Thinking today about Argentinian poet Juan Gelman and crossing borders, following the small essay yesterday on his work in the Madrid newspaper El País. To quote a footnote (already also a border) in Wikipedia on Gelman—(I suggest reading the whole article!): “ ‘I am the only Argentinian in the family. My parents and my two siblings were Ukrainian. They immigrated in 1928.’ In the same brief autobiographical text, Gelman states that his mother was a student of medicine and the daughter of a rabbi from a small town. ‘[My parents] never shut us up in a ghetto, culturally or otherwise. [...] I received no religious education.’ Gelman would later write some poems in Ladino, i.e., Judeo-Spanish; he is also known for being sharply critical of Israel.”
The article quotes a Gelman poem in its entirety, Confianzas, a word that in Spanish has so many echoes: confidences, liberties, intimacies, trusts: “se sienta a la mesa y escribe / ‘con este poema no tomarás el poder’ dice / ‘con estos versos no harás la Revolución’ dice / ‘ni con miles de versos harás la Revolución’ dice // y más: esos versos no han de servirle para / que peones maestros hacheros vivan mejor / coman mejor o él mismo coma viva mejor / ni para enamorar a una le servirán // no ganará plata con ellos / no entrará al cine gratis con ellos / no le darán ropa por ellos / no conseguirá tabaco o vino por ellos // ni papagayos ni bufandas ni barcos / ni toros ni paraguas conseguirá por ellos / si por ellos fuera la lluvia lo mojará / no alcanzará perdón o gracia por ellos // ‘con este poema no tomarás el poder’ dice / ‘con estos versos no harás la Revolución’ dice / ‘ni con miles de versos harás la Revolución’ dice / se sienta a la mesa y escribe”.
A bit further in Blanchot and his step outside time, I arrive at sentences that sound like the translator at work. At work, yes, inside the “I” or subjectivity of a writer who has already written in another language, a translator enters “in vain” that space where writing speaks to its interlocutor: “J'essaierai en vain de me le représenter, celui que je n'étais pas et qui, sans le vouloir, commençait d'écrire, écrivant (et alors le sachant) de telle manière que par là le pur produit de ne rien faire s'introduisait dans le monde et dans son monde.” (my emphasis, for the translator, to many, brings “nothing” into the world—the consequence of the common belief that the translated work is written by the original writer.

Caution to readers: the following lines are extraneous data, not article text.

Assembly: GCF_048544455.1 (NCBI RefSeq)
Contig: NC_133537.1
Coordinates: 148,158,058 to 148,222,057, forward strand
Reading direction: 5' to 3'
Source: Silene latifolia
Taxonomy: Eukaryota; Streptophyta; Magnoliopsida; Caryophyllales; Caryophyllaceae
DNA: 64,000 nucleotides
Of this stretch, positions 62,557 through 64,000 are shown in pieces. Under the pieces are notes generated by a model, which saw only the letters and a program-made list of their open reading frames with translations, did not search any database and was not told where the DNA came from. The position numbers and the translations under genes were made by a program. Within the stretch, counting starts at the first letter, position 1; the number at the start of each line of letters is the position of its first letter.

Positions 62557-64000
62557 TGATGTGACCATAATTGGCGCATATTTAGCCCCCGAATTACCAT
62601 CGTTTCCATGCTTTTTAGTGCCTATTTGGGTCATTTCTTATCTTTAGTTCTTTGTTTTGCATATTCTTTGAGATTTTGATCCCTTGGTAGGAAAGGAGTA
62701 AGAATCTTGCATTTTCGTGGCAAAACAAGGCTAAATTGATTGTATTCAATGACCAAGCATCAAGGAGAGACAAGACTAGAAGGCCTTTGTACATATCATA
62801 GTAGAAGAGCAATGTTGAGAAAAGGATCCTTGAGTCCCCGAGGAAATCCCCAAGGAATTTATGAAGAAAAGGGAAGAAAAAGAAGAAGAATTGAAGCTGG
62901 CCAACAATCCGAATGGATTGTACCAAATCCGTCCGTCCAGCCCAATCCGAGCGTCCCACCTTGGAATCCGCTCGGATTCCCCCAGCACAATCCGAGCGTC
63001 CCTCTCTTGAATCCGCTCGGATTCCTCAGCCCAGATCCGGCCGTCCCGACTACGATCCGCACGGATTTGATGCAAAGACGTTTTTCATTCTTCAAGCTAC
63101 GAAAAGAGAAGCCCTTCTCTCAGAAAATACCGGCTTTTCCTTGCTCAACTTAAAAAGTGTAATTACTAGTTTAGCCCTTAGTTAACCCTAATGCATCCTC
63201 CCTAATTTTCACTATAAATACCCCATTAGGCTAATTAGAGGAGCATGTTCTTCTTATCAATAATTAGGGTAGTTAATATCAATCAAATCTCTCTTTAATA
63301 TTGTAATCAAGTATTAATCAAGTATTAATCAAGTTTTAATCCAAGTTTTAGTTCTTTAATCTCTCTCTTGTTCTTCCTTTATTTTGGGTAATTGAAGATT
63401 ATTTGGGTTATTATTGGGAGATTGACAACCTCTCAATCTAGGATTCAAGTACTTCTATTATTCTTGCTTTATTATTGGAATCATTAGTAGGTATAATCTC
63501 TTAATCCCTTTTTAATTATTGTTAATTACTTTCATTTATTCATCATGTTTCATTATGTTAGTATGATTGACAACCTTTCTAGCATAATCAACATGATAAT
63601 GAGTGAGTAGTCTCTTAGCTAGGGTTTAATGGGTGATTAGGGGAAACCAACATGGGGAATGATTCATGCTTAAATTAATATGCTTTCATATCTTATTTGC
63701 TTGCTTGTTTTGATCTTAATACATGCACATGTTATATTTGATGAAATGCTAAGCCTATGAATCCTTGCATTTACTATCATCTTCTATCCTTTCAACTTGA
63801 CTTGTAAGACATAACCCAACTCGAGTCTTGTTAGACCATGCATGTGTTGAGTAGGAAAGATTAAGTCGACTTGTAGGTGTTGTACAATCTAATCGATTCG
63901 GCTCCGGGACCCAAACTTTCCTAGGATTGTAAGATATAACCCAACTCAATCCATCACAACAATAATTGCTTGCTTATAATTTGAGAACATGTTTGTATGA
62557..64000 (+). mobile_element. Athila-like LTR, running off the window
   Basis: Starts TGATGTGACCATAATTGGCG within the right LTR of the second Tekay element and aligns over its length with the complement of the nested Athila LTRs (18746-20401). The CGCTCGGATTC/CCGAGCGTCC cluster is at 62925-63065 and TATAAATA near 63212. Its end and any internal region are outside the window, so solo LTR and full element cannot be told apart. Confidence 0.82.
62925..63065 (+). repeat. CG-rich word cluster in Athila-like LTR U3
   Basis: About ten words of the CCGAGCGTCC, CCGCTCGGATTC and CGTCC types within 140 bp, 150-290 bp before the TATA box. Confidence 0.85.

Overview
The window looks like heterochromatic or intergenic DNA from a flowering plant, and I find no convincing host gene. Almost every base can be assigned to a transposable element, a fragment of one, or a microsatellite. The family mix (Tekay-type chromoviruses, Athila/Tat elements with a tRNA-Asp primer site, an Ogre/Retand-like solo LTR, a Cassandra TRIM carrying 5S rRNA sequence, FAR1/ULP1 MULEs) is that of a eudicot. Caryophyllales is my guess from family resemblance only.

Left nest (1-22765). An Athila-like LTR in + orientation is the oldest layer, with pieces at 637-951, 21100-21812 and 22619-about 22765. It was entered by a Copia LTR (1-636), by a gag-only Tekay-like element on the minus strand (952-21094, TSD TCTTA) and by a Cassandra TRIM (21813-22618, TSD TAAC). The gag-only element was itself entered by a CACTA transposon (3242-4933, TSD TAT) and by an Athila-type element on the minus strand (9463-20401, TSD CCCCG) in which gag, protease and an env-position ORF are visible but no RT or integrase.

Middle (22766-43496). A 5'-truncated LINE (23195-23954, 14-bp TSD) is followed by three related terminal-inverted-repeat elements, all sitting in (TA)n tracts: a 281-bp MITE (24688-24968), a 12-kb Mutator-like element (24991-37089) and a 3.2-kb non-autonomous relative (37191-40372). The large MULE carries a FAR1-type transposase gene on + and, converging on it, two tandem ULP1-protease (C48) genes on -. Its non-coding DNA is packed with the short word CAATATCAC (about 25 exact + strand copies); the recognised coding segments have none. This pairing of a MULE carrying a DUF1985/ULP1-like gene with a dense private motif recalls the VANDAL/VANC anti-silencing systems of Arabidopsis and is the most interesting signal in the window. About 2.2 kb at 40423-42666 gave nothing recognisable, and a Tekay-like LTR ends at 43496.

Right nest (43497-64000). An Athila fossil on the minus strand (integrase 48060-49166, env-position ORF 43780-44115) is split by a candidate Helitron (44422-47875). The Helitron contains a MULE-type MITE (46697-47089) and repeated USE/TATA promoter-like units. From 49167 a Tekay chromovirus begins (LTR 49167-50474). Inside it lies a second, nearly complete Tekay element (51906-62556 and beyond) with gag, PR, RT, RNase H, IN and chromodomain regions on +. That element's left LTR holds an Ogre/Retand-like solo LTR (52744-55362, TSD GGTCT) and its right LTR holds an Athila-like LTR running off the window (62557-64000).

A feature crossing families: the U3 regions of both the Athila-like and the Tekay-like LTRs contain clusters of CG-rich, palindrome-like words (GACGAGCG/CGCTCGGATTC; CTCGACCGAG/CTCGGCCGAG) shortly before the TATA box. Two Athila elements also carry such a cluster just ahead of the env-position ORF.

(Thus writers continue to write beyond the grave. And translators, alive, are thus always already dead to what they write. Zombie me!)
Here is Lycette Nelson in the published English : "I will try in vain to represent him to myself, he who I was not and who, without wanting to, began to write, writing (and knowing it then), in such a way that the pure product of doing nothing was introduced into the world and into his world."
Or as my mind wants to read it: “I’ll struggle to represent to myself this person who I was not and, and who, without wanting to, started writing, writing (and thus knew it then) in such a way that, through writing, the pure product of doing nothing introduced itself into the world, and into ‘my’ world.”
That’s Maurice Blanchot, from the start of his Le pas au-delà, translated by Lycette Nelson as The Step Not Beyondtwenty years after its French appearance, in a strange bit of torquery that at times infects English, for the title would be more literally translated as The Step Beyond/The Not-Beyond. At first sight. Lycette Nelson, in her introduction, was well aware of the problem of the sound wave and its oscillation. For, with “pas” being “step” and negation, the second particle of negation placed “au-delà”, on the far side of, the verb (the first particle, the “ne”, is found in French on the near side of the verb, rubbing up against the subject), I understand her desire to insert a “Not” in the title beside “Step”. But the dual meanings, in Blanchot, work in self-obliterating oscillation, and do not cohabit shared space-time. The Step into the dark, the no-life-after-death.Deepstep Come Shining, as CD Wright might have titled it.
Except, in all these cases we lose the sonority of Blanchot’s title, its playful sound, which could be rendered perhaps as The Pim Pam Man. In French, the sonority and repetition, the clipped syllables, however unrelated they are to meaning, inevitably infect the meaning, and point us to the absurdity of the title, to its instability. Out of Step Way Out.
In Spanish, Cristina de Peretti translated the title as El Paso (no) más allá. Following her example, could we say The Step (Not) Beyond? But this destabilizes too far; the grasp the reader in French has on the words and alternation of meanings is now far too lost in graphisms.
Estoy alejada en la vida lejana en la concha estricta en el modo silábica yo intento empezar con jeringas, y limón. ¡poema! ¡si me permitiese llamarle poema! ¡poema en mis sueños! ¡intriga! ¡vocabulario! ¡incienso! costumbre de vivir, con rosas y con salmones.
Down with a cold in grey Kelowna, I’m thinking of Pliny the Younger’s (AD 62-113) advice for idle periods in his letters, Epistularum Libri Decem - letter LXXVI to Tuscus:
Quaeris quemadmodum in secessu, quo iam diu frueris, putem te studere oportere. Utile in primis, et multi praecipiunt, vel ex Graeco in Latinum vel ex Latino vertere in Graecum. Quo genere exercitationis proprietas splendorque verborum, copia figurarum, vis explicandi, praeterea imitatione optimorum similia inveniendi facultas paratur; simul quae legentem fefellissent, transferentem fugere non possunt. Intellegentia ex hoc et iudicium adquiritur.